4. Muhammad, M.H.; Idris, A.L.; Fan, X.; Guo, Y.; Yu, Y.; Jin, X.; Qiu, J.; Guan, X.; Huang, T. Beyond Risk: Bacterial Biofilms and Their Regulating Approaches. Front. Microbiol. 2020, 11, 928. [Google Scholar] [CrossRef]
  5. Zeng, G.; Ogaki, R.; Meyer, R.L. Non-proteinaceous bacterial adhesins challenge the antifouling properties of polymer brush coatings. Acta Biomater. 2015, 24, 64–73. [Google Scholar] [CrossRef]
  6. Xu, L.; Bauer, J.W.; Siedlecki, C.A. Proteins, Platelets, and Blood Coagulation at Biomaterial Interfaces. Colloids Surf B Biointerfaces 2014, 124, 49–68. [Google Scholar] [CrossRef] [PubMed][Green Version]
  7. Chandra, P.K.; Soker, S.; Atala, A. Tissue engineering: Current status and future perspectives. In Principles of Tissue Engineering, 5th ed.; Academic Press: Cambridge, MA, USA, 2020; pp. 1–35. ISBN 9780128184226. [Google Scholar]
  8. Ali, A.; Andriyana, A. Properties of multifunctional composite materials based on nanomaterials: A review. RSC Adv. 2020, 10, 16390–16403. [Google Scholar] [CrossRef]
  9. Senra, M.R.; Marques, M.D. Synthetic Polymeric Materials for Bone Replacement. J. Compos. Sci. 2020, 4, 191. [Google Scholar] [CrossRef]
  10. Zimina, A.; Senatov, F.; Choudhary, R.; Kolesnikov, E.; Anisimova, N.; Kiselevskiy, M.; Orlova, P.; Strukova, N.; Generalova, M.; Manskikh, V.; et al. Biocompatibility and physico-chemical properties of highly porous PLA/HA scaffolds for bone reconstruction. Polymers 2020, 12, 2938. [Google Scholar] [CrossRef] [PubMed]
  11. Shi, H.; Zhou, Z.; Li, W.; Fan, Y.; Li, Z.; Wei, J. Hydroxyapatite Based Materials for Bone Tissue Engineering: A Brief and Comprehensive Introduction. Crystals 2021, 11, 149. [Google Scholar] [CrossRef]
  12. Bordea, I.R.; Candrea, S.; Alexescu, G.T.; Bran, S.; Băciuț, M.; Băciuț, G.; Lucaciu, O.; Dinu, C.M.; Todea, D.A. Nano-hydroxyapatite use in dentistry: A systematic review. Drug Metab. Rev. 2020, 52, 319–332. [Google Scholar] [CrossRef]
  13. Bal, Z.; Kaito, T.; Korkusuz, F.; Yoshikawa, H. Bone regeneration with hydroxyapatite-based biomaterials. Emergent Mater. 2020, 3, 521–544. [Google Scholar] [CrossRef]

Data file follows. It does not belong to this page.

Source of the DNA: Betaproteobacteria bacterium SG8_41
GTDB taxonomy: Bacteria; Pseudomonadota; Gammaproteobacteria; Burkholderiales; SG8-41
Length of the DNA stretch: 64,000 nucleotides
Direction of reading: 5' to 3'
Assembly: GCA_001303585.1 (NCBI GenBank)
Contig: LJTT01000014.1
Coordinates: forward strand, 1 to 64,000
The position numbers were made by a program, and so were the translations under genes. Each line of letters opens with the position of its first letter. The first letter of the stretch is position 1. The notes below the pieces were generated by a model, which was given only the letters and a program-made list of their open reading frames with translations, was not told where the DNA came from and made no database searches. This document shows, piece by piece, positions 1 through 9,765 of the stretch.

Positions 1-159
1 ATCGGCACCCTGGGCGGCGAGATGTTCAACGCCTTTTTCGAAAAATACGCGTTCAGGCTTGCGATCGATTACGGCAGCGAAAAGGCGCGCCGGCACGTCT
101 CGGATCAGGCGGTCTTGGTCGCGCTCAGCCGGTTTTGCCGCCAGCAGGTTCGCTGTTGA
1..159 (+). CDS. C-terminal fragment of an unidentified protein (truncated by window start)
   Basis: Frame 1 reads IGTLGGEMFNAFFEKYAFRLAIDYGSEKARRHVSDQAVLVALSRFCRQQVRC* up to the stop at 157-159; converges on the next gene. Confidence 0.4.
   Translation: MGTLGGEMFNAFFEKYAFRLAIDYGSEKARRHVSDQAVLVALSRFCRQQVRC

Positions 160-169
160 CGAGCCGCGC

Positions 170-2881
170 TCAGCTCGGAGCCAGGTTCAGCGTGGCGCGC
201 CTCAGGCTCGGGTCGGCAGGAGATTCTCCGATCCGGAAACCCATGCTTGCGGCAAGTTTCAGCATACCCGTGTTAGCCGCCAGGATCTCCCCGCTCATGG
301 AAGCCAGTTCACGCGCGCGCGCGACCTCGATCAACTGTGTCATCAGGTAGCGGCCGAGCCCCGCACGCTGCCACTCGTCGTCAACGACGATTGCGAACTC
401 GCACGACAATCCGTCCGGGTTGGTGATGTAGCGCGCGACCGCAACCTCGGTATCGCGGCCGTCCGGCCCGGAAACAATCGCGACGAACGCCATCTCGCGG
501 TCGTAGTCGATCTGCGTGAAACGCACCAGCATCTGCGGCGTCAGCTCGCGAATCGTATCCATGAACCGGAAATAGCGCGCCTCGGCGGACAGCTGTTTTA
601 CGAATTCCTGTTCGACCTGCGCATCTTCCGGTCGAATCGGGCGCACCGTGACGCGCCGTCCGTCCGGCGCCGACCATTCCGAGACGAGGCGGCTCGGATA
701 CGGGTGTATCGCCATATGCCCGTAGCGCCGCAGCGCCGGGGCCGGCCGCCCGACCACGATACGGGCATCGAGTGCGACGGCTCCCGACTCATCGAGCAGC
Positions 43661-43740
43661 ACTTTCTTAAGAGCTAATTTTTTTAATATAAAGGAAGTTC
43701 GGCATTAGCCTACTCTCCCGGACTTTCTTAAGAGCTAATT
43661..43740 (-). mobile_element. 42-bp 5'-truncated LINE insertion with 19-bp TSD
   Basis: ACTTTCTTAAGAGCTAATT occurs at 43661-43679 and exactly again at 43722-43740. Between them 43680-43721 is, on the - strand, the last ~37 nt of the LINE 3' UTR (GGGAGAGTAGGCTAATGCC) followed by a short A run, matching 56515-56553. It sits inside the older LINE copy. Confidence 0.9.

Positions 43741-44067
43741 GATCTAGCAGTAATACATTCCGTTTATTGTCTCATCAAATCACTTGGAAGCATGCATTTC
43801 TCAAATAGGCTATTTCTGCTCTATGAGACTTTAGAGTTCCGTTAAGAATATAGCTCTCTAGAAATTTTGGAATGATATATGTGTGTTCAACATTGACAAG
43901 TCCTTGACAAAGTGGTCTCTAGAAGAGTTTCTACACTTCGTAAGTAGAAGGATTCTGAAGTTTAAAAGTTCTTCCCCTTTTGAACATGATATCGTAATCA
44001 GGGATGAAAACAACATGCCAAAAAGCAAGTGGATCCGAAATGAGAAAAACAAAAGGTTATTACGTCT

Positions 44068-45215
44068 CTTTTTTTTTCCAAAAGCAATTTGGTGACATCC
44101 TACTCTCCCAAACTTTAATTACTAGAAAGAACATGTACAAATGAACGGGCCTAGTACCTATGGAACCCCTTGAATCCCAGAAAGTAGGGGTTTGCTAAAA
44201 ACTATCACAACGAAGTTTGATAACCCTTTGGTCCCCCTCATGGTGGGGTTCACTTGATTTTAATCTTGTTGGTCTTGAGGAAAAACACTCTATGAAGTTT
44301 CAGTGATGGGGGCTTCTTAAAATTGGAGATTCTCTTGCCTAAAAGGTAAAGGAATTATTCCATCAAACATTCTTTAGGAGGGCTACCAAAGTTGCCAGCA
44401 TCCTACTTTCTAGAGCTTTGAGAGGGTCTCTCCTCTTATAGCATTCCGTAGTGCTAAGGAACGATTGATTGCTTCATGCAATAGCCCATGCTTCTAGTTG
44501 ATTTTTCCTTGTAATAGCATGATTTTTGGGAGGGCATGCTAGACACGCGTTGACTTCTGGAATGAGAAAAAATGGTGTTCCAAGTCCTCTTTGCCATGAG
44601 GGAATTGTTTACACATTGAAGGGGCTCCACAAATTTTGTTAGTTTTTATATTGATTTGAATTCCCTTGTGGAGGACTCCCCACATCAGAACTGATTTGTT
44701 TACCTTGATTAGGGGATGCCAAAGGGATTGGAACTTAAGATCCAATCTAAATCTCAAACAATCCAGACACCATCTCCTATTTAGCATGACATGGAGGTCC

14. Onuma, K.; Iijima, M. Artificial enamel induced by phase transformation of amorphous nanoparticles. Sci. Rep. 2017, 7, 2711. [Google Scholar] [CrossRef][Green Version]
  15. Mamun, S.; Akhter, M.; Molla, M.R. Bone Grafts in Jaw Cysts- Hydroxyapatite & Allogenic Bone—A Comparative Study. Bangabandhu Sheikh Mujib Med. Univ. J. 2009, 2, 34–39. [Google Scholar]
  16. Kattimani, V.S.; Kondaka, S.; Lingamaneni, K.P. Hydroxyapatite—Past, Present, and Future in Bone Regeneration. Bone Tissue Regen. Insights 2016, 7, BTRI–S36138. [Google Scholar] [CrossRef][Green Version]
  17. Yu, H.N.; Hsu, H.C.; Wu, S.C.; Hsu, C.W.; Hsu, S.K.; Ho, W.F. Characterization of nano-scale hydroxyapatite coating synthesized from eggshells through hydrothermal reaction on commercially pure titanium. Coatings 2020, 10, 112. [Google Scholar] [CrossRef][Green Version]
  18. Pluta, K.; Florkiewicz, W.; Malina, D.; Rudnicka, K.; Michlewska, S.; Królczyk, J.B.; Sobczak-Kupiec, A. Measurement methods for the mechanical testing and biocompatibility assessment of polymer-ceramic connective tissue replacements. Meas. J. Int. Meas. Confed. 2021, 171, 108733. [Google Scholar] [CrossRef]
  19. Al-arjan, W.S.; Umar, M.; Khan, A.; Nazir, S. Pectin/Graphene Oxide/Nano-Hydroxyapatite Based Nanocomposite Scaffolds with Controlled Release of Drug for Bone Tissue Engineering: In-Vitro Evaluation of Biocompatibility and Cytotoxicity. Coatings 2020, 10, 1120. [Google Scholar] [CrossRef]
  20. Adamiano, A.; Iafisco, M.; Sandri, M.; Basini, M.; Arosio, P.; Canu, T.; Sitia, G.; Esposito, A.; Iannotti, V.; Ausanio, G.; et al. On the use of superparamagnetic hydroxyapatite nanoparticles as an agent for magnetic and nuclear in vivo imaging. Acta Biomater. 2018, 73, 458–469. [Google Scholar] [CrossRef] [PubMed][Green Version]